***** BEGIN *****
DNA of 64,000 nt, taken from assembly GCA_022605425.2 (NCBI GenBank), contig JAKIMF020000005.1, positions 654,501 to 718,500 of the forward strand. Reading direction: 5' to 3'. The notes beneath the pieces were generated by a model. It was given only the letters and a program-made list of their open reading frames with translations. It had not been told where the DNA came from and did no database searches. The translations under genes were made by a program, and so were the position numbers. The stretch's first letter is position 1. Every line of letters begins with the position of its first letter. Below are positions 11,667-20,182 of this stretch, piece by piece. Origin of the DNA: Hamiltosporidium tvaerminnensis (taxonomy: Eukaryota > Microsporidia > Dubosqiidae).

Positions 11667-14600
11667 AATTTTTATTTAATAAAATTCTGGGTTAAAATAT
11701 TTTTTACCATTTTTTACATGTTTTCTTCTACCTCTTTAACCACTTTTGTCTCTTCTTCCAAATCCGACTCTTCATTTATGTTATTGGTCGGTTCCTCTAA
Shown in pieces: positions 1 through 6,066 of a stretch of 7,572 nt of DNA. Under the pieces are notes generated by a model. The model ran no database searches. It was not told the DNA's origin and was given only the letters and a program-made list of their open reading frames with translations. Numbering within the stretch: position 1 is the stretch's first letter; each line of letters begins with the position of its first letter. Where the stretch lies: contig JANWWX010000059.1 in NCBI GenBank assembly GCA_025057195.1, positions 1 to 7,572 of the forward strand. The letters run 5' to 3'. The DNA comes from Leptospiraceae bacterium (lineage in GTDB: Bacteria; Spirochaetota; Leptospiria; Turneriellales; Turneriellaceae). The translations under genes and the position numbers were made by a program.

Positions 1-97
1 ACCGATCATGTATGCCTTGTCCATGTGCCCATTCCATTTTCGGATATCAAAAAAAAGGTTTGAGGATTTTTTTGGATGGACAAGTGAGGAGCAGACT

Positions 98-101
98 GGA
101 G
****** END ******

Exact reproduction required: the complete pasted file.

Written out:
DNA of 64,000 nt, taken from assembly GCA_022605425.2 (NCBI GenBank), contig JAKIMF020000005.1, positions 654,501 to 718,500 of the forward strand. Reading direction: 5' to 3'. The notes beneath the pieces were generated by a model. It was given only the letters and a program-made list of their open reading frames with translations. It had not been told where the DNA came from and did no database searches. The translations under genes were made by a program, and so were the position numbers. The stretch's first letter is position 1. Every line of letters begins with the position of its first letter. Below are positions 11,667-20,182 of this stretch, piece by piece. Origin of the DNA: Hamiltosporidium tvaerminnensis (taxonomy: Eukaryota > Microsporidia > Dubosqiidae).

Positions 11667-14600
11667 AATTTTTATTTAATAAAATTCTGGGTTAAAATAT
11701 TTTTTACCATTTTTTACATGTTTTCTTCTACCTCTTTAACCACTTTTGTCTCTTCTTCCAAATCCGACTCTTCATTTATGTTATTGGTCGGTTCCTCTAA
Shown in pieces: positions 1 through 6,066 of a stretch of 7,572 nt of DNA. Under the pieces are notes generated by a model. The model ran no database searches. It was not told the DNA's origin and was given only the letters and a program-made list of their open reading frames with translations. Numbering within the stretch: position 1 is the stretch's first letter; each line of letters begins with the position of its first letter. Where the stretch lies: contig JANWWX010000059.1 in NCBI GenBank assembly GCA_025057195.1, positions 1 to 7,572 of the forward strand. The letters run 5' to 3'. The DNA comes from Leptospiraceae bacterium (lineage in GTDB: Bacteria; Spirochaetota; Leptospiria; Turneriellales; Turneriellaceae). The translations under genes and the position numbers were made by a program.

Positions 1-97
1 ACCGATCATGTATGCCTTGTCCATGTGCCCATTCCATTTTCGGATATCAAAAAAAAGGTTTGAGGATTTTTTTGGATGGACAAGTGAGGAGCAGACT

Positions 98-101
98 GGA
101 G